Many Floridians kept marijuana in their back pocket for 18 months before flocking in staggering numbers to dispensaries.
A whopping 91,000 Florida natives are consuming 56 pounds of marijuana a week, The Miami Herald reported early Friday morning. The lateness of this intense boom comes as a surprise to experts who projected half a million users to congregate in droves to their local dispensaries. It is especially surprising when taking into consideration that marijuana advocates won the 2016 vote by an astounding 70 percent. Why the delay?
Unclear legislature and regulations concerning the amendment to the state’s constitution are said to be culpable for the sluggish launch of the medicinal marijuana market. Even conservatives were questioning why Health Department Officials were stalling. They were reportedly being extremely particular in choosing which companies could grow and vend to customers, and then they got choosy with how people were going to be permitted to consume cannabis products.
In late May, however, the Health Department’s Office of Medical Marijuana Use began registering new users. Patients anxiously awaiting to be registered and approved had been clogging the system for months resulting in the registration of approximately 5,400 new patients a week. As herds of now-approved patients hurry to get their medicinal marijuana, dispensaries are at an all-time success. They are reportedly serving over 100 customers a day and are desperately searching for new employees to help with the increased workload. The country’s opinion surrounding marijuana is evolving, more and more states are beginning to legalize its medicinal and recreational use. Currently, 29 states allow medicinal use and 9 states permit recreational use. As the country begins to see marijuana in a new light, could the decriminalization of marijuana be closer than we think? Canada is on its way to generating C$7 billion in tax revenue due to their highly anticipated decision concerning legalizing recreational marijuana. If all goes as Prime Minister Justin Trudeau plans, the Canadian government will soon be swimming in green. And not just the herbal kind.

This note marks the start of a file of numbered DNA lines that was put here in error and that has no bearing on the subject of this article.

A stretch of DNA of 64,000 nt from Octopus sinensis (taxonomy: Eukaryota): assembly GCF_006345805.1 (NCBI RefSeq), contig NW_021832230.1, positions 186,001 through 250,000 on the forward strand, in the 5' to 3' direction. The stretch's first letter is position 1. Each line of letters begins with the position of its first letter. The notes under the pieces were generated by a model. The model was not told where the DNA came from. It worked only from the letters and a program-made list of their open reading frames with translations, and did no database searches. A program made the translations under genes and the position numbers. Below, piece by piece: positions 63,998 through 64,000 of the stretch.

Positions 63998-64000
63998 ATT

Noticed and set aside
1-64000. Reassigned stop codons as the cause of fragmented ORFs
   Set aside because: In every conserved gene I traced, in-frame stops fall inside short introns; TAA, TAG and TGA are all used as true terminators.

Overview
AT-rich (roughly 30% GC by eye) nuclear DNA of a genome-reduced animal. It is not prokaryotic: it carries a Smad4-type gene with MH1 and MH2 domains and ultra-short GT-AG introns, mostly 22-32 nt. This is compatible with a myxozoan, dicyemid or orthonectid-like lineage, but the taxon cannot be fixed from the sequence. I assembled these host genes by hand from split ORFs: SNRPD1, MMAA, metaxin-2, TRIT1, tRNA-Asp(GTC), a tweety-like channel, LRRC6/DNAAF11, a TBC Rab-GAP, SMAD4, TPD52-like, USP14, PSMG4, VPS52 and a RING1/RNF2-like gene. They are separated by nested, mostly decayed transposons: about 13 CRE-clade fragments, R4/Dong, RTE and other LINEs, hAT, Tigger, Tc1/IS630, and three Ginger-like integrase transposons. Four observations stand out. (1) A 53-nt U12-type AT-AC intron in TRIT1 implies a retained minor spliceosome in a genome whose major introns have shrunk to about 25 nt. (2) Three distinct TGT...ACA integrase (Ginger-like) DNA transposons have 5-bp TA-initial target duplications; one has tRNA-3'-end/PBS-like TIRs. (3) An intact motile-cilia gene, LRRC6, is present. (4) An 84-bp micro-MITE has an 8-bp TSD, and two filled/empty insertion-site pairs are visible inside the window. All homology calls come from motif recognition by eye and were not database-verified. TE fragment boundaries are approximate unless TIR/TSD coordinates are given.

Back in Florida, people are frustrated by the regulations imposed on them. Companies were required to pay a non-refundable $60,000 application fee, leaving smaller businesses unable to participate in this booming market opportunity. The Health Department banned the smoking of marijuana and have currently only approved five companies to sell marijuana to the ever-growing Floridian patient list. With 37 dispensaries for the whole state, most of which are located in more densely populated areas, patients are opting to have their medicine delivered directly to them. Delivery services will go as far as Key West. The delivery person must hand the hemp plant directly to the patient. No family member or friend is permitted to accept on their behalf.
Doctors also have to jump through hoops to prescribe marijuana to their patients. The state course, a requirement to get the prescription authorization, was initially eight hours long and could cost hundreds of dollars. Hardly anyone signed up for the course, thus forcing the state to cut the price and shorten the course to two hours. This incentive has failed to attract as many licensed physicians as was intended. Most physicians who haven’t taken the course have no background in the properties of the drug because it was illegal up until now.
Additionally, the state has implemented different security aspects for dispensaries. For obvious reasons. Patients must have a special identification card given to them after they have been approved by the Department of Health in order to enter the dispensaries. After they have been buzzed in, they are deposited into a seemingly regular doctor’s office lobby with a receptionist. The only telltale sign that anything is amiss, an armed security guard in the corner. This added security is a state requirement. Then, using their identification card again, they are allowed entry into the room where they can collect their medicine.
With all its delays and kinks, Florida’s allowance of medicinal marijuana just might be yet another step in the country’s possible legalization.